ScaleY="{StaticResource SmallScaleFactor}" />

    <xf:AnimationSettings x:Key="FadeInAndGrowHorizontally"
                          ScaleX="{StaticResource SmallScaleFactor}" />

This demonstrates a combined animation of a FadeFrom and TranslateFrom:

Fade and translation animation

This demonstrates a combined animation of a FadeFrom, TranslateFrom, and ScaleFrom:

Fade, translation, and scale snimation

Overriding Values

Animations can have their settings overridden directly on the FrameworkElement. This is commonly done to alter values for Delay and Duration so that we don't over-populate the Animations.xaml file with repeated resources. To achieve overriding, use the Animate markup extension paired with the BasedOn property:

<Border xf:Animations.Primary="{xf:Animate BasedOn={StaticResource ScaleFromBottom}, Delay=500}" />

Relative Translations on X and Y Axes

Since hard-coded values for OffsetX and OffsetY can be limiting (such as in cases when dealing with resizable windows), both OffsetX and OffsetY support star-based values:

<Border xf:Animations.Primary="{xf:Animate BasedOn={StaticResource SlideFromLeft}, OffsetX=1.5*}" />

A star-based value will calculate the offset based on the current ActualWidth and/or ActualHeight value(s) of the FrameworkElement, therefore it's important that the element has executed its Loaded event. If ActualWidth and/or ActualHeight are not yet calculated, the offset value will try to be based on Width and/or Height.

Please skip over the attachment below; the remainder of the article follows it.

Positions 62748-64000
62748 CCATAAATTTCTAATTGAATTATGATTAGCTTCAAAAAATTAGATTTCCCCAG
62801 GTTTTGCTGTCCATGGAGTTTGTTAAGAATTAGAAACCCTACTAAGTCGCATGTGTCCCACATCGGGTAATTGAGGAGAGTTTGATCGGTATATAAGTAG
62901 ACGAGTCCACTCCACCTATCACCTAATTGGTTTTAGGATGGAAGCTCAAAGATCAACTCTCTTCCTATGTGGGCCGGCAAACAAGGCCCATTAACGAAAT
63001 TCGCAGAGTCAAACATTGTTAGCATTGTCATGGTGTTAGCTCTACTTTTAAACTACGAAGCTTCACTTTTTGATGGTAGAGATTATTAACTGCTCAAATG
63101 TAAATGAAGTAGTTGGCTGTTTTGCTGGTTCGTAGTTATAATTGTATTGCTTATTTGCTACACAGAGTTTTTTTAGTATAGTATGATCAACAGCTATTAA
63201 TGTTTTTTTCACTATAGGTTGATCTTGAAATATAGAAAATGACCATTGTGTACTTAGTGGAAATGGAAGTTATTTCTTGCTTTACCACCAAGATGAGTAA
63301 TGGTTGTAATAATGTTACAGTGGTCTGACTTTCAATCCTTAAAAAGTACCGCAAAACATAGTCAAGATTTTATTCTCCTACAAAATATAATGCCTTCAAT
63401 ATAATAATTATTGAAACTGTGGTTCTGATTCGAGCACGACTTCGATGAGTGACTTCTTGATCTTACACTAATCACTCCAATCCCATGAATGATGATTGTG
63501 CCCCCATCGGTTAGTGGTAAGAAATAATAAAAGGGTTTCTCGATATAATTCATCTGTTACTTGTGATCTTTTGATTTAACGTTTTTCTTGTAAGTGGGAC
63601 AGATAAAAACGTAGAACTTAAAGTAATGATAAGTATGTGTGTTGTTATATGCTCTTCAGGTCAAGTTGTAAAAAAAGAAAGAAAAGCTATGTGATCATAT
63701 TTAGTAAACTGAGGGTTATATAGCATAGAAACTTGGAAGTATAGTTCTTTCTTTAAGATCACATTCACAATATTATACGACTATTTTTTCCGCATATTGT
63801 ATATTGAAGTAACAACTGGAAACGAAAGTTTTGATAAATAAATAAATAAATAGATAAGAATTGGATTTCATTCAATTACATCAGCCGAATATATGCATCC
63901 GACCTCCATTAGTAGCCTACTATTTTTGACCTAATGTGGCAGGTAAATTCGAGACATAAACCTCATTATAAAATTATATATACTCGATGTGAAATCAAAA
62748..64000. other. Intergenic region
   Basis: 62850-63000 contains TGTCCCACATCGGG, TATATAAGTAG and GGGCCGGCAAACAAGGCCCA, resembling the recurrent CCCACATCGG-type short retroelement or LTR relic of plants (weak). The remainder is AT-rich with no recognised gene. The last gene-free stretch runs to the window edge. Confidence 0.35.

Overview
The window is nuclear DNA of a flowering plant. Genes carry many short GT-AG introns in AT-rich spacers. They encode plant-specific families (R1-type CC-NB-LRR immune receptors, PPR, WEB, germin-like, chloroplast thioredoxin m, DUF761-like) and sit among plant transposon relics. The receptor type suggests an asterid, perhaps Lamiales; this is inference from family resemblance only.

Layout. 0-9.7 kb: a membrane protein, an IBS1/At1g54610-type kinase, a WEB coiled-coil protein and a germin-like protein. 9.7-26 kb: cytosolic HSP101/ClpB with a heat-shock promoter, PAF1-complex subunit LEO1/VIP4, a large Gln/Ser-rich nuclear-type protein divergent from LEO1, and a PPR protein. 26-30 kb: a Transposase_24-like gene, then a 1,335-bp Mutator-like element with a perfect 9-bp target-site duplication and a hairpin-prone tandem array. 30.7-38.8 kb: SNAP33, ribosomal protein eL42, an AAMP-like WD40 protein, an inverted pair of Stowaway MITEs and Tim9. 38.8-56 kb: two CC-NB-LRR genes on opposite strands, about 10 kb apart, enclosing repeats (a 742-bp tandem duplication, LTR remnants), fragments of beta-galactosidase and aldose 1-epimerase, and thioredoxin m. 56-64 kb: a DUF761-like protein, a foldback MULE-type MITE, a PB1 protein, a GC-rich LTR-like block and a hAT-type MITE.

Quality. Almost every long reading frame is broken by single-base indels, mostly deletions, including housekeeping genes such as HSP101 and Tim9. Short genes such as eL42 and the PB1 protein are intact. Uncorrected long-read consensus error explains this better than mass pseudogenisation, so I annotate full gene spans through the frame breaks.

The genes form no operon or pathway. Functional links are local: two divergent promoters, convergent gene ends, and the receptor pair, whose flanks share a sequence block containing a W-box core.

Compound Animations

A compound animation is simply a multi-step animation using the CompoundSettings class. Each inner animation executes once the previous one completes, hence they're sequential animations:

Compound animation

<xf:CompoundSettings x:Key="Compound">
        <xf:AnimationSettings Kind="ScaleXTo"
                              Duration="1250" />
        <xf:AnimationSettings Kind="ScaleXTo"
                              Duration="1250" />
        <xf:AnimationSettings Kind="RotateTo"
                              Duration="1250" />

Note: CompoundSettings support the Event property, which is discussed in a later section.

Repeating Animations

An animation can be repeated by using the IterationBehavior and IterationCount properties (default values of Count and 1 respectively).

Compound animation

The following demonstrates how to run an animation only 5 times:

<Border xf:Animations.Primary="{StaticResource FadeIn}"